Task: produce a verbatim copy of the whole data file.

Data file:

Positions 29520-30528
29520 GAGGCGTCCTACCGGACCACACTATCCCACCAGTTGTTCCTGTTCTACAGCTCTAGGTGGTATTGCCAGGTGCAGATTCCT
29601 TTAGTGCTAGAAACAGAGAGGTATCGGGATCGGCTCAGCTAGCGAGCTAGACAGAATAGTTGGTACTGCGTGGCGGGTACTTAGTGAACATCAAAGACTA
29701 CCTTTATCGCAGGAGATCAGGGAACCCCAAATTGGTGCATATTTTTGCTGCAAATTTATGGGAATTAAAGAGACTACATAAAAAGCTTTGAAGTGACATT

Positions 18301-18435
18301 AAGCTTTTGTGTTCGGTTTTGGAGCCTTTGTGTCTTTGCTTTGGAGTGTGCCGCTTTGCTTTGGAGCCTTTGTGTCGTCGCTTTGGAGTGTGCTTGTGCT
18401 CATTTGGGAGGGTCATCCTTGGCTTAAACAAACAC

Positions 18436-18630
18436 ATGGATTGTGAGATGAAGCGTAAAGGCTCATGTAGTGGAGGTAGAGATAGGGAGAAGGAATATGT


Positions 29520-30528
29520 GAGGCGTCCTACCGGACCACACTATCCCACCAGTTGTTCCTGTTCTACAGCTCTAGGTGGTATTGCCAGGTGCAGATTCCT
29601 TTAGTGCTAGAAACAGAGAGGTATCGGGATCGGCTCAGCTAGCGAGCTAGACAGAATAGTTGGTACTGCGTGGCGGGTACTTAGTGAACATCAAAGACTA
29701 CCTTTATCGCAGGAGATCAGGGAACCCCAAATTGGTGCATATTTTTGCTGCAAATTTATGGGAATTAAAGAGACTACATAAAAAGCTTTGAAGTGACATT

Positions 18301-18435
18301 AAGCTTTTGTGTTCGGTTTTGGAGCCTTTGTGTCTTTGCTTTGGAGTGTGCCGCTTTGCTTTGGAGCCTTTGTGTCGTCGCTTTGGAGTGTGCTTGTGCT
18401 CATTTGGGAGGGTCATCCTTGGCTTAAACAAACAC

Positions 18436-18630
18436 ATGGATTGTGAGATGAAGCGTAAAGGCTCATGTAGTGGAGGTAGAGATAGGGAGAAGGAATATGT